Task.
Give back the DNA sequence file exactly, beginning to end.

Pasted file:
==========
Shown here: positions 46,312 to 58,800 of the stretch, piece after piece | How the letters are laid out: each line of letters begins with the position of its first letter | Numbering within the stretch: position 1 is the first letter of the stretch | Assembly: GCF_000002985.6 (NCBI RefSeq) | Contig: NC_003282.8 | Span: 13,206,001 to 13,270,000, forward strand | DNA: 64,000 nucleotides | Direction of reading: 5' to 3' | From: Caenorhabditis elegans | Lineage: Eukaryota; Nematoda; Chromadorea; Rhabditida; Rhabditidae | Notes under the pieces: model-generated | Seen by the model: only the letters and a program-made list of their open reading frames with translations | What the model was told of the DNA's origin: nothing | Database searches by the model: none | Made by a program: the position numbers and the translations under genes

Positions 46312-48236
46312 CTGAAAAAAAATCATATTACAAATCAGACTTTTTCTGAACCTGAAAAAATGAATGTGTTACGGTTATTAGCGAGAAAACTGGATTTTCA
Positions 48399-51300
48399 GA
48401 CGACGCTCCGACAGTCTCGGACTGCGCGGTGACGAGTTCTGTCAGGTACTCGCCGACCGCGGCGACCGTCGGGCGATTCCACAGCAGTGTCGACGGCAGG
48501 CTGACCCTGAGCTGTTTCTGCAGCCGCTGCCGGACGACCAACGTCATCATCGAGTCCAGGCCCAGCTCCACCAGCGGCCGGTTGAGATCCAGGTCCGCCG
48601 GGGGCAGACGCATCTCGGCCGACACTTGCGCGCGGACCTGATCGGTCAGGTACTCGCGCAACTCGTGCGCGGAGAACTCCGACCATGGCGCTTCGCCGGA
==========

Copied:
Shown here: positions 46,312 to 58,800 of the stretch, piece after piece | How the letters are laid out: each line of letters begins with the position of its first letter | Numbering within the stretch: position 1 is the first letter of the stretch | Assembly: GCF_000002985.6 (NCBI RefSeq) | Contig: NC_003282.8 | Span: 13,206,001 to 13,270,000, forward strand | DNA: 64,000 nucleotides | Direction of reading: 5' to 3' | From: Caenorhabditis elegans | Lineage: Eukaryota; Nematoda; Chromadorea; Rhabditida; Rhabditidae | Notes under the pieces: model-generated | Seen by the model: only the letters and a program-made list of their open reading frames with translations | What the model was told of the DNA's origin: nothing | Database searches by the model: none | Made by a program: the position numbers and the translations under genes

Positions 46312-48236
46312 CTGAAAAAAAATCATATTACAAATCAGACTTTTTCTGAACCTGAAAAAATGAATGTGTTACGGTTATTAGCGAGAAAACTGGATTTTCA
Positions 48399-51300
48399 GA
48401 CGACGCTCCGACAGTCTCGGACTGCGCGGTGACGAGTTCTGTCAGGTACTCGCCGACCGCGGCGACCGTCGGGCGATTCCACAGCAGTGTCGACGGCAGG
48501 CTGACCCTGAGCTGTTTCTGCAGCCGCTGCCGGACGACCAACGTCATCATCGAGTCCAGGCCCAGCTCCACCAGCGGCCGGTTGAGATCCAGGTCCGCCG
48601 GGGGCAGACGCATCTCGGCCGACACTTGCGCGCGGACCTGATCGGTCAGGTACTCGCGCAACTCGTGCGCGGAGAACTCCGACCATGGCGCTTCGCCGGA